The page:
Sex Hormone Binding Globulin (SHBG) Test:
Sex hormone binding globulin (SHBG) is a protein made by liver that binds to the three sex hormones found in men and women. SHBG transports the hormones; namely, testosterone, dihydrotestosterone, and estrogen in blood. This test measures the level of SHBG in the blood and is ordered when there are signs and symptoms of sex hormone imbalance. It also helps the doctor determine if there is excess or deficient testosterone production.
Factors involved to understand the normal range of Sex hormone binding globulin (SHBG) levels:
The normal range of SHBG concentration in men is 10-57 nmol/L and in women it is in the range of 18-144 nmol/L. Normal ranges vary from laboratory to laboratory.
A high level of SHBG means the protein is attaching to too much testosterone and less free testosterone is available. This indicates less testosterone is available for the tissues.
If the levels of SHBG are too high, it can indicate a problem with testicles or pituitary gland in men. In women, it can indicate a problem with pituitary gland or point to Addison’s disease.
High levels of SHBG are strongly associated with an increased risk of prostate cancer in men. In elderly men, patients with cirrhosis of the liver and hyperthyroidism, SHBG levels are usually found to be high.
Signs and symptoms of sex hormone binding globulin (SHBG) are similar to the signs and symptoms that occur due to low testosterone levels.
In men, the symptoms include:
In women, the symptoms may include:
In both men and women, high SHBG causes decreased sex drive, infertility, reduced bone and muscle mass, and decreased energy levels.
Since, SHBG is mainly produced in liver, abnormal levels of the protein can be due to liver damage. High levels of SHBG are caused by a variety of factors and conditions. These include:
Low levels of SHBG indicate more testosterone is available to the tissues and is not bound to the protein. This may lead to increased availability and higher levels of testosterone in the system.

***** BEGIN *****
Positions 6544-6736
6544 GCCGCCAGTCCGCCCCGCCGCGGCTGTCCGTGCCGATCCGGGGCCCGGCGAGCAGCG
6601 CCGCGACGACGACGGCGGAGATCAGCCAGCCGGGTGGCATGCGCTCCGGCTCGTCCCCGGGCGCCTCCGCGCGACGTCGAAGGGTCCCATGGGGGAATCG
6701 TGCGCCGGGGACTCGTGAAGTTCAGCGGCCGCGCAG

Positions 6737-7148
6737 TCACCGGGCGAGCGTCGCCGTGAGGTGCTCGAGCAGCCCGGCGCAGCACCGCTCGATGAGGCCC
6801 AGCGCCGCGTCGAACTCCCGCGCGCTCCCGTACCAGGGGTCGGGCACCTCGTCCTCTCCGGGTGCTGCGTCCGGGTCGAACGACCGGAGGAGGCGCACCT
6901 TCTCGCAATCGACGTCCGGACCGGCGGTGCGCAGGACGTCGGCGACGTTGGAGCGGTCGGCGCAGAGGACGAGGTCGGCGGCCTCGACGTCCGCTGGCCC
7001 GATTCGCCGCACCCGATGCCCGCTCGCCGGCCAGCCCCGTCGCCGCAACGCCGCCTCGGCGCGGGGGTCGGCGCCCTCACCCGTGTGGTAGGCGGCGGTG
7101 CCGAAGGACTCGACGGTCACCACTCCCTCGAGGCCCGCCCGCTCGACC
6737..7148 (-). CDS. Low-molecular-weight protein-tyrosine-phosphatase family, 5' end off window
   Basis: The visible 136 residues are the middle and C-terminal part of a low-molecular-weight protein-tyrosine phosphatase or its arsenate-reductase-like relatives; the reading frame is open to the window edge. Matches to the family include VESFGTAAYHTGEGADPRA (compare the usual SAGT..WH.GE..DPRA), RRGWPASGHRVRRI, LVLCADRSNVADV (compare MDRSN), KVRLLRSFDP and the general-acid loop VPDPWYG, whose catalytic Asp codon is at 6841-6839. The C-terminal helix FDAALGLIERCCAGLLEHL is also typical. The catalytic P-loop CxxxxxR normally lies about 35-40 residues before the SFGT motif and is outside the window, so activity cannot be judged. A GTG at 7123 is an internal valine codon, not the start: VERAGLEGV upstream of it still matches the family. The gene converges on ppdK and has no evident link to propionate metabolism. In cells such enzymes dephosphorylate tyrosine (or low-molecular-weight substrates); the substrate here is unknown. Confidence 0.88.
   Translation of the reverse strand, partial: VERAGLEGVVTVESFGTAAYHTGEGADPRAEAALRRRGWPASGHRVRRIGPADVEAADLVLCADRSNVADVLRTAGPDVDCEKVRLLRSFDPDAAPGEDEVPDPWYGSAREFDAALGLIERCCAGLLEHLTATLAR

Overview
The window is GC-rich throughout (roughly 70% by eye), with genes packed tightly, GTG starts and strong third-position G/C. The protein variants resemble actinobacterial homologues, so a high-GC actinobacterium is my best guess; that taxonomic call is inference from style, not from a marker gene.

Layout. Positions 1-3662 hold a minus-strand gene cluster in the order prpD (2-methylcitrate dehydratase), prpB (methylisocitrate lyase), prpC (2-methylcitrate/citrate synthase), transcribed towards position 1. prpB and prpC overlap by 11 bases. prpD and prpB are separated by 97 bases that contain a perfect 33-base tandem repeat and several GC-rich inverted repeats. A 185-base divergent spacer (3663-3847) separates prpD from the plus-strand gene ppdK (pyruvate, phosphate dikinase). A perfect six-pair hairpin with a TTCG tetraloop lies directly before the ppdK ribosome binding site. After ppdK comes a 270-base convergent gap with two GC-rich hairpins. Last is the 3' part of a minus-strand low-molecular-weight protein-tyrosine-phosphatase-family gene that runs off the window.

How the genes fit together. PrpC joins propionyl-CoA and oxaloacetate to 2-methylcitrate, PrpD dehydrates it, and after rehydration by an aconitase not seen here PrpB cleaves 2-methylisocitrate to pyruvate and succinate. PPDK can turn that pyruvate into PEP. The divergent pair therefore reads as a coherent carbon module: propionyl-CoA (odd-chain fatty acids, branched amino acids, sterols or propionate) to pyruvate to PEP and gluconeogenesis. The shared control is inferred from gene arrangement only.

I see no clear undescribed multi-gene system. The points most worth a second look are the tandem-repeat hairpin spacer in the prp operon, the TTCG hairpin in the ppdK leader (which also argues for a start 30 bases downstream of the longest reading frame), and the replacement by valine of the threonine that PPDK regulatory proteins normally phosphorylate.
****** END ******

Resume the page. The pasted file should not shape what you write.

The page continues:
In men, it can indicate cancer of the testicles or adrenal gland. In women, it can be an indication of polycystic ovarian syndrome (PCOS), acromegaly, obesity, hirsutism, and hypothyroidism.
Low levels of SHBG indicate potentially more free sex hormones in the body. In men, excessive testosterone can cause symptoms such as:
Too much estrogen in men can lead to symptoms such as erectile dysfunction and larger breast tissue.
In women, too much testosterone can cause symptoms such as:
Too much estrogen can lead to irregular periods, mood swings, bloating, and breast tenderness. Low levels of SHBG in women can also cause insulin resistance and obesity.
Conditions that can decrease the levels of SHBG include:
The lower the protein intake, the higher the concentration of SHBG. Protein intake can be an important control of SHBG level. Increasing fiber intake is also associated with higher SHBG. BMI and Insulin negatively influence SHBG concentration. Low-fat diet alone or combined with exercise reduces insulin and BMI levels and increases SHBG levels.
There is a little risk of bruising or experiencing slight pain at the puncture site associated with a simple blood test. Most often, the symptoms go away on their own.
In addition to SHBG test, some other tests are also ordered to evaluate the balance of the hormones. These tests include albumin test to evaluate albumin levels as it is involved in transporting the hormones. Testing for one or more sex hormones may also be suggested. These tests include prolactin test, estradiol, Leutenizing hormone (LH) test, and Follicle Stimulating hormone (FSH) test.
Depending upon the signs and symptoms, additional tests such as testosterone test and estrogen test are ordered to confirm a diagnosis. Testosterone total blood test is ordered when only testosterone test is not sensitive enough to provide accurate results.
The test does not require any special preparations. The test is not performed frequently or routinely and is ordered when the testosterone results are not efficient to determine the cause of infertility, reduced sex drive, erectile dysfunction, irregular menstrual periods, etc. In cases where there is insufficient or excess testosterone, this test is ordered to determine how much testosterone is available for the body.
Pain killers called opiates, medicines for the central nervous system, and recreational drugs, can all affect your test results. Having an eating disorder or engaging in excessive, strenuous exercise can also affect your results. Speak to your healthcare provider for the test.
SHBG levels change throughout life. It is normally high in children of both the sexes. So, the test is often ordered for adults. After puberty, SHBG rapidly decreases in males as compared to females and the levels are usually stable in adulthood and increase in later life. In post menopausal women, the levels decrease as the hormone production decreases. In some cases of deficiency, testosterone or estrogen replacement therapy is used to correct a deficiency.
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